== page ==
Wall donations refunded or transferred to a non-profit effort


FORT LAUDERDALE, Fla. (AP) – A Florida man said that people who paid more than $ 20 million online to help build a wall along the southern border of the United States can obtain a refund or transfer their support to a new non-profit effort.

Air Force veteran and triple amputee Brian Kolfage, 37, said on the GoFundMe page that he started in December to raise funds for President Donald Trump's wall that non-profit activities would be more fruitful. The message tells donors that they can get a refund if they do nothing or they can redirect their donation to the non-profit organization.

"We have a lot of work ahead of us, but that has never deterred me in the past. With the help of our very experienced team and your support, we will succeed! ", Wrote Kolfage." Personally, I will not take a penny off these donations. "

Up to now, about 339,000 people have contributed. The new non-profit organization called We Build The Wall Inc. and Kolfage hopes to raise a billion dollars.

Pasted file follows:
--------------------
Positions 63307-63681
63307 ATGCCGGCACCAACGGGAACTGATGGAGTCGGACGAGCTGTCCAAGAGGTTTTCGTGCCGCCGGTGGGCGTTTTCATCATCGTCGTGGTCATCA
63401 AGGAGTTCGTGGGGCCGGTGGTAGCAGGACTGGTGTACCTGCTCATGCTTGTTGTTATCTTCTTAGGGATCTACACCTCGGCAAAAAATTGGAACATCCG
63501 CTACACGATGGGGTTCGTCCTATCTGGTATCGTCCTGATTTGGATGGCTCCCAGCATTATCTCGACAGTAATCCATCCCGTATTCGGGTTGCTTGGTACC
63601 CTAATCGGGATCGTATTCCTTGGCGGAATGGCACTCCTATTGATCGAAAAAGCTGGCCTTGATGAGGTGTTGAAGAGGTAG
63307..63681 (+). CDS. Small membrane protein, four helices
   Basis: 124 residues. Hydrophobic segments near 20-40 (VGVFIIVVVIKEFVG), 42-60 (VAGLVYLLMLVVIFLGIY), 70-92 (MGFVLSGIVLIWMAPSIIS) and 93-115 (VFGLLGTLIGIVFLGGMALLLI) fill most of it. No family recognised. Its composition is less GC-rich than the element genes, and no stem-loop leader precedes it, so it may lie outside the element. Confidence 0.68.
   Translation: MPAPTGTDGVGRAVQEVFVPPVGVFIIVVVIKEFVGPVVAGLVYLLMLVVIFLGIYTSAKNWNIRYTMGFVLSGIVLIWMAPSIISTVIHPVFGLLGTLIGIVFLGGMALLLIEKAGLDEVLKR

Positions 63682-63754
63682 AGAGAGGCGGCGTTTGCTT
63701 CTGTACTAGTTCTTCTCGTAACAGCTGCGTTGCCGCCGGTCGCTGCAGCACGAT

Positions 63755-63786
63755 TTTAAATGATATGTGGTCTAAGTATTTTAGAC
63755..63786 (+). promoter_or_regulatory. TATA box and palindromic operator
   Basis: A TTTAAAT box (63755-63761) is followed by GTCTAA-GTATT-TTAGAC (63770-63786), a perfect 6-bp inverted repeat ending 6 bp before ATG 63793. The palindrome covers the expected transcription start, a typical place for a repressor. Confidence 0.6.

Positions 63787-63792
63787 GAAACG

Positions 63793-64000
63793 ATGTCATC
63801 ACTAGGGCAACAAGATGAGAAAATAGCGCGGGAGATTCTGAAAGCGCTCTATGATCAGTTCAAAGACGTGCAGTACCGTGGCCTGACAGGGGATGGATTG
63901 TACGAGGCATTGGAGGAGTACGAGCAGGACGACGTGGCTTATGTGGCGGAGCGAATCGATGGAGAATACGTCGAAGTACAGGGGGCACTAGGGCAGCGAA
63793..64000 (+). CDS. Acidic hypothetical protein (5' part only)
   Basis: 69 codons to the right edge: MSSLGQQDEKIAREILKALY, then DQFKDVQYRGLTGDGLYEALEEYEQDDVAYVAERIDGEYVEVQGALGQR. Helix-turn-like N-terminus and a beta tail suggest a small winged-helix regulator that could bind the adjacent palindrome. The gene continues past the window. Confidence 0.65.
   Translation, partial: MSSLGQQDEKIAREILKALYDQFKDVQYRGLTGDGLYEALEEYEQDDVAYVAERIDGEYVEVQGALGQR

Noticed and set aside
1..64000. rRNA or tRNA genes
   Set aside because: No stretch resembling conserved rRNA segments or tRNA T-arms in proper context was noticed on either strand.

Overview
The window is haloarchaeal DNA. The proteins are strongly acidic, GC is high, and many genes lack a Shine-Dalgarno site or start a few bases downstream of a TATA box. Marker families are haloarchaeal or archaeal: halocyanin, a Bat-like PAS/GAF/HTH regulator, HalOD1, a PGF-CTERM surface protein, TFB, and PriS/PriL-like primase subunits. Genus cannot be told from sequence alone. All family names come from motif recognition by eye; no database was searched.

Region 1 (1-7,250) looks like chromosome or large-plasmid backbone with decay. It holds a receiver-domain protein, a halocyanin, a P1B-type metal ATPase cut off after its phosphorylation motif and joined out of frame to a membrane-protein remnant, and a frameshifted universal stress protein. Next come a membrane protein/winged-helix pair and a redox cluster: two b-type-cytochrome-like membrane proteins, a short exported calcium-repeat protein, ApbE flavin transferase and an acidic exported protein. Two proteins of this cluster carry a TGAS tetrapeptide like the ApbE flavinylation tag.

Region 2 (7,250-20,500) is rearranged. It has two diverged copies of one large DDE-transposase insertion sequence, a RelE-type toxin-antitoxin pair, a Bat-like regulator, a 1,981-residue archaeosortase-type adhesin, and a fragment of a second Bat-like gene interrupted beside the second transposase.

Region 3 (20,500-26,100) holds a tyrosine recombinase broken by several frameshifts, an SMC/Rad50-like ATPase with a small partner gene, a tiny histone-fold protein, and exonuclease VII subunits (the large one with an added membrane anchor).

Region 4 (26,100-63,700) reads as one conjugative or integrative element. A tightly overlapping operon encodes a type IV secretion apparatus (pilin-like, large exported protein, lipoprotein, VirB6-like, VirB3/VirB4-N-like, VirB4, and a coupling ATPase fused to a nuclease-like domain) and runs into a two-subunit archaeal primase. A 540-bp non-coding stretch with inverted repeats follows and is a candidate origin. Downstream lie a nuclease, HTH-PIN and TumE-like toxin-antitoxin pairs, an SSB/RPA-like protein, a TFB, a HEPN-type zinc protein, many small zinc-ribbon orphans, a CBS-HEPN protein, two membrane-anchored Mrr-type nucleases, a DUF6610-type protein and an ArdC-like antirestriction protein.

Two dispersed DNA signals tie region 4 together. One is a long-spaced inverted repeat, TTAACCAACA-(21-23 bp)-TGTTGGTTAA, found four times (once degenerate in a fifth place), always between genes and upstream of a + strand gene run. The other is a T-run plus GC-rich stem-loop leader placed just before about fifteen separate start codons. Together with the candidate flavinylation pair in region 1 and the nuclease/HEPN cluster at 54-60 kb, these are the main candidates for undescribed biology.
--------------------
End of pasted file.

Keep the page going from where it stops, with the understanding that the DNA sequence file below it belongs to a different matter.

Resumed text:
According to his plan, segments of the wall would be built privately through negotiations with landowners along the border. Kolfage says that his group identifies areas that are frequently crossed; consider field-based wall solutions, the environment and other issues; and ask landowners if they would provide free or low-cost easements for its construction.

"We are better equipped than our own government to use the funds donated to build a real wall on the southern border," he wrote. "Our team is firmly convinced that we can complete our wall segments for less than half of the government's estimated cost per kilometer."

It is unclear how this private effort would interact with Trump's federal plans to build a public wall in many of the same areas. Congressional Democrats refused to support Trump's $ 5.6 billion request for the project, resulting in the partial closure of the government, currently the longest in US history.

According to his website Kolfage was seriously injured in a rocket attack against an Iraqi air base in 2004, which lost both his legs and an arm. He and his family live in the community of Sandestin, Panhandle, Florida. Kolfage did not respond Saturday to an email asking for further comments.

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